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The mobile tech sends consumers location-based, personalized offers.
Catalina, best known for the technology that lets supermarkets print coupons related to a shopper’s purchases, is extending its loyalty expertise into the mobile realm.
Catalina has released a mobile platform for grocery retailers and consumer packaged goods manufacturers to send an in-store shopper personalized offers based on her location within a store, transaction history, and the items she scans in the aisles with her smartphone. The technology also allows a consumer to add the items she scans to a digital cart and bag them as she goes. At the register, an associate scans a bar code with the total bill from her phone, or she can scan at a self-service kiosk to load the bill and pay.
On the consumer side, the platform offers an app branded by the store, which can come in modules based on which of its three features a client needs: the personalized offers tool, bar code scanning or what Catalina calls “asset protection,” a security feature that tells store employees which shoppers to randomly screen to make sure the items in their bags match their final bills, based on a customer's behavior and rules the retailer sets. Catalina offers its mobile platform in modules because some retailers already have a mobile app with bar code scanning, for example, and just want the fraud-screening piece or the promotions, says David Bairstow, vice president of mobile products at Catalina.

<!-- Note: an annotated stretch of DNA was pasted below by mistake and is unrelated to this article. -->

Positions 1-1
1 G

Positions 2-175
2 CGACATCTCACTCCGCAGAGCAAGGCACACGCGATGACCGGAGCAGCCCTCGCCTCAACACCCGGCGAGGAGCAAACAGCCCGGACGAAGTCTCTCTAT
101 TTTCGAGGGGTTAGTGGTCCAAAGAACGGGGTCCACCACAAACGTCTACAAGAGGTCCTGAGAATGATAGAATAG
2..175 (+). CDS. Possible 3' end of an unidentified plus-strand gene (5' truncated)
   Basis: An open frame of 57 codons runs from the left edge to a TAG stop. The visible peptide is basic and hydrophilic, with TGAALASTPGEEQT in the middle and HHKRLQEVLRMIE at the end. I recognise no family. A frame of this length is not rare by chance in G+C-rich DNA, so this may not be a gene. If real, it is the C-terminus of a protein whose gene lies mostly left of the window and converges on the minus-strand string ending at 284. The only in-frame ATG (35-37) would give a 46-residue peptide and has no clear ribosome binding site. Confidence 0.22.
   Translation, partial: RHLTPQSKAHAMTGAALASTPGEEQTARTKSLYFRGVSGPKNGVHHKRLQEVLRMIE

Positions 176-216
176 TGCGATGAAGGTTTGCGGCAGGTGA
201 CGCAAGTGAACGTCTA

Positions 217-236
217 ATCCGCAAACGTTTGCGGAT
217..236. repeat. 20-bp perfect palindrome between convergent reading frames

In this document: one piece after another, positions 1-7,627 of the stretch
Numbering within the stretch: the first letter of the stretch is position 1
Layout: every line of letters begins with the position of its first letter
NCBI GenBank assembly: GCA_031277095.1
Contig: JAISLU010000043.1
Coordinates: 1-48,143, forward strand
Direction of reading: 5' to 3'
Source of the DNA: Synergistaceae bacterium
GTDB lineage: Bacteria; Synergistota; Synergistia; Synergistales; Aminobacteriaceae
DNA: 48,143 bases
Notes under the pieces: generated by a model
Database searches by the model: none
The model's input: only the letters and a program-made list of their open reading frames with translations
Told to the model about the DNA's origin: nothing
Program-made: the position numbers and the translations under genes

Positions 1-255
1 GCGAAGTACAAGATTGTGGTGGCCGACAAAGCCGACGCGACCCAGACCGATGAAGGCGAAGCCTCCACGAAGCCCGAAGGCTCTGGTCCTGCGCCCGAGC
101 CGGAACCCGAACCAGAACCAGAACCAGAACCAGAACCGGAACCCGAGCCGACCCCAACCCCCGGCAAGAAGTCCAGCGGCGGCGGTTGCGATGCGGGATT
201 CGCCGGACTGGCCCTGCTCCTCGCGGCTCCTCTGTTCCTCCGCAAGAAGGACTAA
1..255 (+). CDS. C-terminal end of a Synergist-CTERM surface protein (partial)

In beta tests, shoppers who used the Catalina mobile app, compared with shoppers who did not, spent 6% to 8% more of their annual grocery budget at that store, visited the store 41% more often, and spent 43% more per shopping trip, says John Caron, vice president of marketing at Catalina. The average shopper has about eight offers in the app at any given time, he says.
“Most importantly for the retailer, it’s driving a highly engaged experience with mobile to top shoppers,” he says. That’s because the more loyal and frequent a shopper is, the more data Catalina has about her to inform which offers it sends. For instance, Bairstow says, whereas an average shopper using the app to scan peanut butter might receive an offer for whatever brand of jelly is running a promotion, a shopper who frequently buys grape jelly—but only Welch’s, not Smuckers—would receive a coupon for Welch’s grape jelly when she scans peanut butter. “And if you are a sugar-free household, we can recommend or drive an offer for sugar-free grape jelly,” he says. “We can really make interactions with consumers smarter.”
Over the next year, Catalina plans to add more specific ways to target shoppers. One way will be to time how long a shopper spends in a store on average in order to anticipate when she is nearing checkout and send her an offer for impulse buys, like an energy drink or a magazine, Caron says. Similarly, Catalina could anticipate where a shopper is going next in the store and use that to select offers for her, he says. The company is also looking into how it can direct shoppers to areas of the store that aren’t getting as much foot traffic.
Grocery stores using Catalina’s mobile platform include Stop & Shop Supermarket Co. and Ahold USA.